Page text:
Underrated Harrison Ford Performances That Prove He’s Not Just A Geek Icon

List Rules

Vote up the best Harrison Ford performances in movies with no lightsabers, lost treasures, or replicants.

Harrison Ford is a talented, accomplished actor who has worked steadily for decades. One of the interesting quirks of his career is that he's also become a “geek icon.” That's due to playing characters in not one, not two, but three beloved sci-fi/fantasy franchises: Han Solo in the Star Wars saga; the titular hero in the Indiana Jones series; and Rick Deckard in Blade Runner and its sequel, Blade Runner 2049. Most actors are lucky to get a single defining role like that.

Take away Solo, Jones, and Deckard, and pretty much any Harrison Ford movie can be considered underrated. The actor has, however, done fine work in many genres, including drama, romance, comedy, and even horror. If you want to see what else he can do, check out any of the following films you may have missed. You'll be glad you did. 


  • Ford received his only Oscar nomination to date for the 1985 drama Witness. He's John Book, a Philadelphia detective assigned to protect a young Amish boy who witnessed the murder of an undercover officer. Going undercover in the community, Book finds himself forced to live by Amish rules. He promptly breaks one of those rules when he starts an affair with the boy's mother, Rachel (Kelly McGillis). 

    Amish country is an original setting for a thriller, and Witness has several first-rate action sequences, including a harrowing finale set inside a corn silo. Ford handles those typically well. He also strikes up real chemistry with McGillis. Watching the character fall in love with someone who is, essentially, forbidden to him gives the movie a human element. Aside from the star's nomination, Witness was up for best picture. It didn't win, but this is definitely one of the best thrillers of the 1980s, as well as a love story that's impossible to forget.

  • When Regarding Henry was released in 1991, audiences were used to seeing Ford as a tough, strong man in control. It was therefore a shock to see him play a character who's the complete opposite. In the film, which was written by J.J. Abrams, he plays Henry Turner, a shark of a lawyer who gets shot in the head during a robbery. Upon awakening from a coma, he has to relearn how to do virtually everything in life.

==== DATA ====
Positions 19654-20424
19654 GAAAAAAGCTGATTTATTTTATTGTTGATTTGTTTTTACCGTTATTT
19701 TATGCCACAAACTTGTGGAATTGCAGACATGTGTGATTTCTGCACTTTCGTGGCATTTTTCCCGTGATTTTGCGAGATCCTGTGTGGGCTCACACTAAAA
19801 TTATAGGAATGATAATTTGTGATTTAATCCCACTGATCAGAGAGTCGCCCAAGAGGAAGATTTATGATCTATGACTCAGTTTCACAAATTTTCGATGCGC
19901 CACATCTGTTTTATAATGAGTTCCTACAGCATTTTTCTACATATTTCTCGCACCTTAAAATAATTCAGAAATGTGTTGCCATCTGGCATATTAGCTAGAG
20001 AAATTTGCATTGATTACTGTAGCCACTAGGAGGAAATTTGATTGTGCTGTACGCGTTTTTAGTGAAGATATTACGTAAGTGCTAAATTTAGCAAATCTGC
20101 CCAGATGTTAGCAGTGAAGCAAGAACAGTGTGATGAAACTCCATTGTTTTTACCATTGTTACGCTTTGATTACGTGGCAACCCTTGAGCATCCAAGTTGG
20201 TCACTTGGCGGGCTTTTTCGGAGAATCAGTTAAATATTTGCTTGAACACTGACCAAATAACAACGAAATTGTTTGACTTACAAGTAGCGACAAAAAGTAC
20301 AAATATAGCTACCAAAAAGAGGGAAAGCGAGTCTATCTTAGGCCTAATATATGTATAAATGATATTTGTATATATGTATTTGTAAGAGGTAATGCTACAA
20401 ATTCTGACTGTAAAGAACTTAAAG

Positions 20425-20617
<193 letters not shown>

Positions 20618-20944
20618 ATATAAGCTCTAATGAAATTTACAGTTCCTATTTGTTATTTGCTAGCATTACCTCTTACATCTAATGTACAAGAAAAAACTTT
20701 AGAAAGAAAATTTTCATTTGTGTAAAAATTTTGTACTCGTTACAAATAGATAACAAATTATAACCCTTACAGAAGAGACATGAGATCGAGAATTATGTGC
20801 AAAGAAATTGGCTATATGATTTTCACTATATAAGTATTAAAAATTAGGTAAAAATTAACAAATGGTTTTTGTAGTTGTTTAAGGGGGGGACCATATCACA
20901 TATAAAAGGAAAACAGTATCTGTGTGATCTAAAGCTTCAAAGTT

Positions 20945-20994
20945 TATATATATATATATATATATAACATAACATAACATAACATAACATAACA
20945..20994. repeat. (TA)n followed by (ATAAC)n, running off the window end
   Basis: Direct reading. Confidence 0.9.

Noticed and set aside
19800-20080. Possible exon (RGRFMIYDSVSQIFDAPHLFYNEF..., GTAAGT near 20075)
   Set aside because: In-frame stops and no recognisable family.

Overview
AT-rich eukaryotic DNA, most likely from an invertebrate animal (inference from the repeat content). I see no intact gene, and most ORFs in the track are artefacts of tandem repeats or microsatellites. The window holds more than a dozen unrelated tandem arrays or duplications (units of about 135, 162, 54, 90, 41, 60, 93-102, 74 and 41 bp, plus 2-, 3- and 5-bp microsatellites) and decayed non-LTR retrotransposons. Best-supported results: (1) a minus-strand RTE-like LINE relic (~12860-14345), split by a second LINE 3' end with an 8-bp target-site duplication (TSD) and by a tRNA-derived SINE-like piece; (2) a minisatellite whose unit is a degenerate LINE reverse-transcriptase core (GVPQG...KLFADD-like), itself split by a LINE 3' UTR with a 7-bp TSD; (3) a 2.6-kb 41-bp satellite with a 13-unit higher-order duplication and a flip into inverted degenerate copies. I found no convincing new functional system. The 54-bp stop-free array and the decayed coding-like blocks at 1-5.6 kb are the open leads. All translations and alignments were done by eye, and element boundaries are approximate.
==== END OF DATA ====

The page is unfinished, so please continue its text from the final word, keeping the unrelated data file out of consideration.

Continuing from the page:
The movie is a classic “second chance” story where the self-absorbed hero gets the opportunity to fix the mistakes of his past. Playing someone with brain damage allowed Ford to show a more vulnerable side than he was known for. The actor is up to the task, expertly conveying how Henry's clean slate allows him to reconsider who he wants to be as a person.

  • What Lies Beneath is an anomaly in Harrison Ford's career: It's a flat-out horror movie. He and Michelle Pfeiffer star as Norman and Claire Spencer, a married couple who have just sent their daughter away to college. Claire becomes convinced that the beautiful Vermont home they share is being haunted by the spirit of a deceased young woman who previously attended the university where Norman teaches. 

    Directed by Robert Zemeckis, the movie is a good old-fashioned ghost story. But there's a deeper level, too. Norman was unfaithful to Claire, and you have exactly one guess who his mistress was. After a long career playing mostly good guys, seeing Ford cast as someone with a dark secret - and an evil willingness to keep that secret hidden - is a kick. Finding out that Norman isn't a good dude could have just been a cheap plot twist, but Ford potently suggests the rage and narcissism inside. He, not the ghost, gives What Lies Beneath its chills.

  • Ford often has moments of humor in his performances, yet he rarely makes flat-out comedies. That makes Working Girl an especially notable entry on his resume. This 1988 Mike Nichols film, which was nominated for best picture at the Academy Awards, stars Melanie Griffith as Tess McGill, an ambitious receptionist who is betrayed by her stockbroker boss Katherine Parker (Sigourney Weaver). After Katherine is temporarily decommissioned due to a leg injury, Tess takes the opportunity to get revenge.

    That entails overstepping her bounds and starting a business deal with investment broker Jack Trainer, played by Ford. Jack and Tess not only do a business dealing, but start some romantic dealings, as well. He's also involved with Katherine, which adds a layer of intrigue. Portraying a hunky businessman gives the actor a chance to show a humorous side, but also to take on the kind of dashing role that someone like Cary Grant would have played decades prior. Working Girl is a smart, funny movie about moving up the corporate ladder. Ford's supporting performance adds immeasurably to its impact.